Sage advice to cut thyme

Tips for harvesting fresh herbs

Fresh herbs, such as basil and sage, are a gardener's delight
Fresh herbs, such as basil and sage, are a gardener's delight

As a group, culinary herbs are my favorite garden plants. Easy to grow, they require little care, are subject to few insect and disease problems, and generally prefer moderate soil fertility levels. They also add fragrance and beauty to the garden. Many herbs, such as lavender, sage, and purple basil, are ornamental and work nicely in flower or vegetable gardens.

Throughout the growing season, herbs do need some attention, including weeding, watering, and harvesting. Most established herb plants don’t need additional watering, but when rainfall is less than 1 inch per week, additional moisture may be needed. The key is to avoid overwatering.

Harvesting of herbs can be done throughout the growing season. Here are some tips:

Pruning herbs gives you leaves with which to flavor food and promotes compact, bushy plants. Most herbs that will be used for cooking should be harvested just as flower buds appear, when plants have the most volatile oils and the best flavor. For the greatest concentration of oils, harvest early in the morning, just after the dew evaporates but before the sun is hot. Scissors or pruning shears work best for trimming plants.

Annual herbs grown for their leaves, such as basil, summer savory, and sweet marjoram, should be cut back to approximately 6 inches, to just above a leaf or pair of leaves. Most annual leafy herbs don’t survive frost or freezing, so if a frost is predicted, remove as much of the plant as you want to preserve for cooking.

Dill and cilantro/coriander are annual herbs grown for their leaves and seeds. If you’re growing for seeds, allow the plant to mature before harvesting and collect the seed heads as they turn a light brown. Place the seed heads upside down in a paper bag, allow them to dry for about 14 days, and shake the seeds off the stems before removing the stems from the bag.

Prune leafy perennial herbs such as sage, rosemary, thyme, and oregano by removing a third of the top growth at a time. Avoid heavy pruning of perennial herbs after the beginning of September. In the fall, plants that will overwinter need to start shutting down; heavy pruning promotes new growth, which keeps the plant “awake.”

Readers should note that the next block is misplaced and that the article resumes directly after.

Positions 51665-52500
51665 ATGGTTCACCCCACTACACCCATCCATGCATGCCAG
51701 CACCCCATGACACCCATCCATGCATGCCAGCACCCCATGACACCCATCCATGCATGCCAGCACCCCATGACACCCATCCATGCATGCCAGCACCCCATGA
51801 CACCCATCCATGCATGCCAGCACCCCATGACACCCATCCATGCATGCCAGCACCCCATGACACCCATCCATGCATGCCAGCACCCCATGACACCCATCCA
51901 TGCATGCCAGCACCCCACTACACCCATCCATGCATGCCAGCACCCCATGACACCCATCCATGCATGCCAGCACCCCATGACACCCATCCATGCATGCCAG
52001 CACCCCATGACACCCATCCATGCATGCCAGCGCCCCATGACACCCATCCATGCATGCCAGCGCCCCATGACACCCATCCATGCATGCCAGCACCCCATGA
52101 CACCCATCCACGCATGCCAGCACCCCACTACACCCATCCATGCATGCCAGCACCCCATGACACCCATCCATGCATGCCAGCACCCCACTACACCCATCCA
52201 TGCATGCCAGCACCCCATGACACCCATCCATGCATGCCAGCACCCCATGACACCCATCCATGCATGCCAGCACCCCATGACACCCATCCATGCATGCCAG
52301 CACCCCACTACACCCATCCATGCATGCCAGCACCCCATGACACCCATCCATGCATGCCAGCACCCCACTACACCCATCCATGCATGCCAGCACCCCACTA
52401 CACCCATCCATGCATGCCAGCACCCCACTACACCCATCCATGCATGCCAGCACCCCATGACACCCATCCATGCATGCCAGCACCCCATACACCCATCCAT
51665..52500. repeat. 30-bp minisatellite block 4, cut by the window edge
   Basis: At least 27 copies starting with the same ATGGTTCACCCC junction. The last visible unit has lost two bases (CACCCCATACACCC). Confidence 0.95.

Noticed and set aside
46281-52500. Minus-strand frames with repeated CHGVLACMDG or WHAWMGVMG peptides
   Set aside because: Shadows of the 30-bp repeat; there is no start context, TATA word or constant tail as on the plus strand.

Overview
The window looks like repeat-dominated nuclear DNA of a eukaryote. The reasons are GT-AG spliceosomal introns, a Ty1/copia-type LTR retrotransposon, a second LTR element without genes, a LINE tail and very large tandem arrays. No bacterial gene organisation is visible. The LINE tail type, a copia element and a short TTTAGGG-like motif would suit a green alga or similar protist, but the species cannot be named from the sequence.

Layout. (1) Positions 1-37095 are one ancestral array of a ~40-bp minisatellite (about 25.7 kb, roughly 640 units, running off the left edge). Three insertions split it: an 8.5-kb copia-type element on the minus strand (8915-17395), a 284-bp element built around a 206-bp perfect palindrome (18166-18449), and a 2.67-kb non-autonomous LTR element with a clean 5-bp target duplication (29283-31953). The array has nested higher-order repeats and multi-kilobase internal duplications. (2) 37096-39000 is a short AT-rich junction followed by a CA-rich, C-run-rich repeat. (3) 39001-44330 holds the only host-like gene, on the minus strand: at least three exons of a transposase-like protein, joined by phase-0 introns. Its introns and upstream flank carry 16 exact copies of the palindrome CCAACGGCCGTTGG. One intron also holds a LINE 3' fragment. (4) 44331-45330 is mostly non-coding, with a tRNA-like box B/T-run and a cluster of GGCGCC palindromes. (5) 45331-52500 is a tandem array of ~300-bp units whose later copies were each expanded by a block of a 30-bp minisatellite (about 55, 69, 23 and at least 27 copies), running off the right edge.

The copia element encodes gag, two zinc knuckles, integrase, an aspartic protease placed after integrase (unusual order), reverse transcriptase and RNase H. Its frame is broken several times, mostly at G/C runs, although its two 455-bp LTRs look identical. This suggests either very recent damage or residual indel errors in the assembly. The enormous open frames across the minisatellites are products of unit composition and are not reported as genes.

Herbs are best fresh, but most can be dried or frozen for later use. Before preserving herbs, wash them to remove dirt and other particles.

Jennifer Fishburn is a unit educator with the University of Illinois Extension, Sangamon-Menard Unit. For more information, go to


Fresh-Herb Spread
Two sticks unsalted lowfat margarine, room temperature
1 tablespoon chopped fresh green basil
1 tablespoon chopped fresh marjoram
1 tablespoon chopped fresh chives
1 teaspoon chopped fresh rosemary
1 teaspoon fresh lemon juice

Using kitchen scissors, chop the herbs fairly fine. Blend herbs and lemon juice into margarine with a spoon. (Don’t use electric mixer, food processor, or blender unless you want the spread to be green.) Make the spread a day or two before you plan to use it so that the flavors will blend. Serve on bread or crackers. Makes 16 tablespoons. Nutrient analysis per 1-tablespoon serving: 50 calories, 6 g fat, 0 g cholesterol, 1 g carbohydrate, trace sodium.

Those who would like more information on pruning herbs should attend the University of Illinois Sangamon-Menard Extension Unit’s latest program, “Harvesting Herbs,” at 5 p.m. Thursday, Aug. 31. The program will be held at the extension building, on the Illinois State Fairgrounds.

The free seminar includes a walk through the master-gardener herb demonstration garden, hands-on harvesting techniques, and a slide show on culinary herbs. Jennifer Fishburn, horticulture education with the extension and “Plantwise” columnist, will be teaching the program.

Register by Aug. 28 by calling 217-782-4617.

About The Author

Jennifer Fishburn

Unit Educator, Horticulture University of Illinois Extension

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